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How to Build a Pond in Your Backyard with Tips for Pond Plants

Updated on October 22, 2012
Ponds add beauty to backyards and gardens, and can help attract natural wildlife.
Ponds add beauty to backyards and gardens, and can help attract natural wildlife. | Source

Benefits of a Yard Pond

A pond can help create a soothing place to relax at when in the backyard or create a fun place for the natural wildlife to congregate. A few plants and some fish can help keep the mosquito population down as well as keeping it clean, while the pond provides a simple natural focal point in the backyard for the family.

Different Ways To Build a Pond

There are many different ways to create and build a pond at home. The three basic ways are to use a kit with a pre-made plastic form, or make it yourself with either plastic or cement as a liner.

Use a pre-built kit. These can purchased at many home improvement stores, and contain everything that is needed, such as the pond liner, pumps (if using) and any hardscapes that are needed. Going this route will the be the easiest for those who don't want any hassles when installing a pool in their garden.

Use a liner. There are thick liners for the ground to hold in water as it is being built. These can be an inexpensive alternative to an easy and quick job for building a pond. Trim the liner to fit the hole being dug for the pond, leaving several inches surrounding the area that will be held down by rocks or other hardscapes. The liner can be fit to virtually any design which makes is more attractive than some pre-built tubs with a manufactured shape to it.

Line the hole with cement. The pond can be made permanent by lining the hole with cement and letting it cure. After a hole is dug in the shape desire, it is lined by reinforcing mesh. The concrete is poured after it is prepared, then spread out and left to cure. It is very helpful to add a runoff drain or channel on one side and filling the hole with a mesh grid to prevent any fish from being drifted out in the chance of a rain downpour or if it is overfilled.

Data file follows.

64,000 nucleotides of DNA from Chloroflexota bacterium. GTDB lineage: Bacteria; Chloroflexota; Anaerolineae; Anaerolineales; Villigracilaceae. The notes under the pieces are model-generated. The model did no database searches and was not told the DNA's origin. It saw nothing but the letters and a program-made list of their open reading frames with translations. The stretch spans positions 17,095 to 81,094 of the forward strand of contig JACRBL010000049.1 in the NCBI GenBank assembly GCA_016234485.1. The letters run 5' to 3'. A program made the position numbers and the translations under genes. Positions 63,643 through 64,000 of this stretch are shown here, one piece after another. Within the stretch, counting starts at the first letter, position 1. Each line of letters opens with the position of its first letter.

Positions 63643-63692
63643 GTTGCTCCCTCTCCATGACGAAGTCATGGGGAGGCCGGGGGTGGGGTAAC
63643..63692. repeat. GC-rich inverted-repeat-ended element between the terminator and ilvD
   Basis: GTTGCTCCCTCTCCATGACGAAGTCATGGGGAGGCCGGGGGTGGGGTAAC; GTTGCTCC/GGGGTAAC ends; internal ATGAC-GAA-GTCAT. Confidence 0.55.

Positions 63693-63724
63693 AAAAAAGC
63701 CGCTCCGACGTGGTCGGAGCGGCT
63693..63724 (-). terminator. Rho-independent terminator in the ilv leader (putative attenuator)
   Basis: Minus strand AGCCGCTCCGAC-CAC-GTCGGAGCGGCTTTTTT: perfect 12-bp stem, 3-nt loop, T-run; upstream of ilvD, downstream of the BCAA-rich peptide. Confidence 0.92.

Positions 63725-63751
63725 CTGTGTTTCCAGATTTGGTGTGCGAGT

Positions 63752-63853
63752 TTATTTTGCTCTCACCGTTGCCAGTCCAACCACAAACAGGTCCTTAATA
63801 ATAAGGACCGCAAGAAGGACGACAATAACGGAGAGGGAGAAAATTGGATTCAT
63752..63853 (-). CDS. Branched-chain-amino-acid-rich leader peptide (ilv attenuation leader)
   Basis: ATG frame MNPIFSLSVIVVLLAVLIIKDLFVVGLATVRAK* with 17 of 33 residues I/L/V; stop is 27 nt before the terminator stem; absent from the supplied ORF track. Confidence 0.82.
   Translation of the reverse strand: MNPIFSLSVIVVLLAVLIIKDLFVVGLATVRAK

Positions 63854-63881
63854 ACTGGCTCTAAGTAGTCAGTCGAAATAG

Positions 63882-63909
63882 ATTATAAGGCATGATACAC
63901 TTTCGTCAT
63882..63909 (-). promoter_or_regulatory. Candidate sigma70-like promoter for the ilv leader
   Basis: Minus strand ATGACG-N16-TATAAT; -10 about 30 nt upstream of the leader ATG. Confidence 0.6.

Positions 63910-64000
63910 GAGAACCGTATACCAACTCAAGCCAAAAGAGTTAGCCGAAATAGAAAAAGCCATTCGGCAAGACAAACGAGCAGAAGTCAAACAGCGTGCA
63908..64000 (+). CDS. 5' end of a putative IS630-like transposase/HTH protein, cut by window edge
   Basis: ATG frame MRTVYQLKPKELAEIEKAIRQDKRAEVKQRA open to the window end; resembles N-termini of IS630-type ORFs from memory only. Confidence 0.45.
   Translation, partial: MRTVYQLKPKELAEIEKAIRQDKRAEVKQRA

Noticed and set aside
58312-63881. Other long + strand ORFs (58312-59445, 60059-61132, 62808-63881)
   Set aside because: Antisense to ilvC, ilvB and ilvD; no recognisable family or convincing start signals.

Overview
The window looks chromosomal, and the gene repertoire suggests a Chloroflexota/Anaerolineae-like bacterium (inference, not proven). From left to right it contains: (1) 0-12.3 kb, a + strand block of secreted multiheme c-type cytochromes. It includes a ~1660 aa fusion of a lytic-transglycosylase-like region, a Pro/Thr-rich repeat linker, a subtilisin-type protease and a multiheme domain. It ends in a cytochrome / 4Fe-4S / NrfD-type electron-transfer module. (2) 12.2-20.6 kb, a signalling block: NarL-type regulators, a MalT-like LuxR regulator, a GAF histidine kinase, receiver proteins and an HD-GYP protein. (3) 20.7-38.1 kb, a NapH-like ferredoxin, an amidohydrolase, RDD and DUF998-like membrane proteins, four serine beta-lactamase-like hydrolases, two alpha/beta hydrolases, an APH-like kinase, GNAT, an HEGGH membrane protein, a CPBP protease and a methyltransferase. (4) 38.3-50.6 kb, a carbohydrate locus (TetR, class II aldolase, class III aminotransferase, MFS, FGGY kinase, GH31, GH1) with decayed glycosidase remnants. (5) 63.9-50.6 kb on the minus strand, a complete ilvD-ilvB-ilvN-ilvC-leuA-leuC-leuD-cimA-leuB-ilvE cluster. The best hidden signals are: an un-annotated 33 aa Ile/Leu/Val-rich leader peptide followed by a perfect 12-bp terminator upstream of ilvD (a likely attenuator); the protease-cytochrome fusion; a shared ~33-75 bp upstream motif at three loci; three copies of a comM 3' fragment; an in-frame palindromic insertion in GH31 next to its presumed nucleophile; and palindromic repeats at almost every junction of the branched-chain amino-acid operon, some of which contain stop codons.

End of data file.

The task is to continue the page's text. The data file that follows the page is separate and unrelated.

Pond Plants

Plants for the home garden pond can range from decorative flowers to hardy grasses. Here are some popular choices to consider, depending on the height and color wanted, and amount of sun exposure given to the pond in a day.

Reed grasses and cattails are suitable for areas in the pond that need shading, or for those gardeners that would like an area of tall grasses. These are all hardy plants. Cattails can reach as high as six feet, while dwarf cattails reach around two feet high. Reeds can be tall (as high as eight feet) but some varieties are restricted in some states, like California. Dwarf reeds range from two to three feet high.

Water plants include submerged and floating plants. Submerged plants While these plants ultimately spend their lives underwater and therefore not on display in the open, they are great for soaking up impurities and help keep down algae. Floating plants, as the name suggests, actually float on the surface of the water. These perform double duty to reduce excess nutrients in the water, and give the pond greenery at the surface level.

Flowering plants can be surface floating plants or under water potted plants. Certain plants will even change color - when the blooms first open they begin as one color and after a few days the color changes. The Aurora hardy flower lily is one such plant.

No matter what greenery is added to the pond, it will help filter it and provide hiding spaces for any water life you add or makes themselves home in your pond, like purchased koi fish or wild frogs and birds.


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